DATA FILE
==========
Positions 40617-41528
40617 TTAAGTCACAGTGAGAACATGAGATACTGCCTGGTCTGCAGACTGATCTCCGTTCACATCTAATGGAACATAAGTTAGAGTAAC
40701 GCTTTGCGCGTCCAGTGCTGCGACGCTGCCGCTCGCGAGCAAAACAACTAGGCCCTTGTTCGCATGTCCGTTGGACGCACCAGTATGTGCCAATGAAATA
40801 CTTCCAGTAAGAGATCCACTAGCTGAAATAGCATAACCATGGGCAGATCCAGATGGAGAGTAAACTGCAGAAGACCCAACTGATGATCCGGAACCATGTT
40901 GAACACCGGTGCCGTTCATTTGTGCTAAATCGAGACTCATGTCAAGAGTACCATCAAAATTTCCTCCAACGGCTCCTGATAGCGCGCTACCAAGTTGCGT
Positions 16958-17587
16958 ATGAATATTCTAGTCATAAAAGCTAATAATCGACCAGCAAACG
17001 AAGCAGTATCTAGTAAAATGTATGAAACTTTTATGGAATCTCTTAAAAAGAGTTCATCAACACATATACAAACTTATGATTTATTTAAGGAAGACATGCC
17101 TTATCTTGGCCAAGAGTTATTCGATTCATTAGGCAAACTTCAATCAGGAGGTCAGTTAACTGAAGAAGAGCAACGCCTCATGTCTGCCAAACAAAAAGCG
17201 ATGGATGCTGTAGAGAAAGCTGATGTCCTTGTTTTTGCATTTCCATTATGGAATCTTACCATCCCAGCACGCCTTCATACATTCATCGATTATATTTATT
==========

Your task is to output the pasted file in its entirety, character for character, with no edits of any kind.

Positions 40617-41528
40617 TTAAGTCACAGTGAGAACATGAGATACTGCCTGGTCTGCAGACTGATCTCCGTTCACATCTAATGGAACATAAGTTAGAGTAAC
40701 GCTTTGCGCGTCCAGTGCTGCGACGCTGCCGCTCGCGAGCAAAACAACTAGGCCCTTGTTCGCATGTCCGTTGGACGCACCAGTATGTGCCAATGAAATA
40801 CTTCCAGTAAGAGATCCACTAGCTGAAATAGCATAACCATGGGCAGATCCAGATGGAGAGTAAACTGCAGAAGACCCAACTGATGATCCGGAACCATGTT
40901 GAACACCGGTGCCGTTCATTTGTGCTAAATCGAGACTCATGTCAAGAGTACCATCAAAATTTCCTCCAACGGCTCCTGATAGCGCGCTACCAAGTTGCGT
Positions 16958-17587
16958 ATGAATATTCTAGTCATAAAAGCTAATAATCGACCAGCAAACG
17001 AAGCAGTATCTAGTAAAATGTATGAAACTTTTATGGAATCTCTTAAAAAGAGTTCATCAACACATATACAAACTTATGATTTATTTAAGGAAGACATGCC
17101 TTATCTTGGCCAAGAGTTATTCGATTCATTAGGCAAACTTCAATCAGGAGGTCAGTTAACTGAAGAAGAGCAACGCCTCATGTCTGCCAAACAAAAAGCG
17201 ATGGATGCTGTAGAGAAAGCTGATGTCCTTGTTTTTGCATTTCCATTATGGAATCTTACCATCCCAGCACGCCTTCATACATTCATCGATTATATTTATT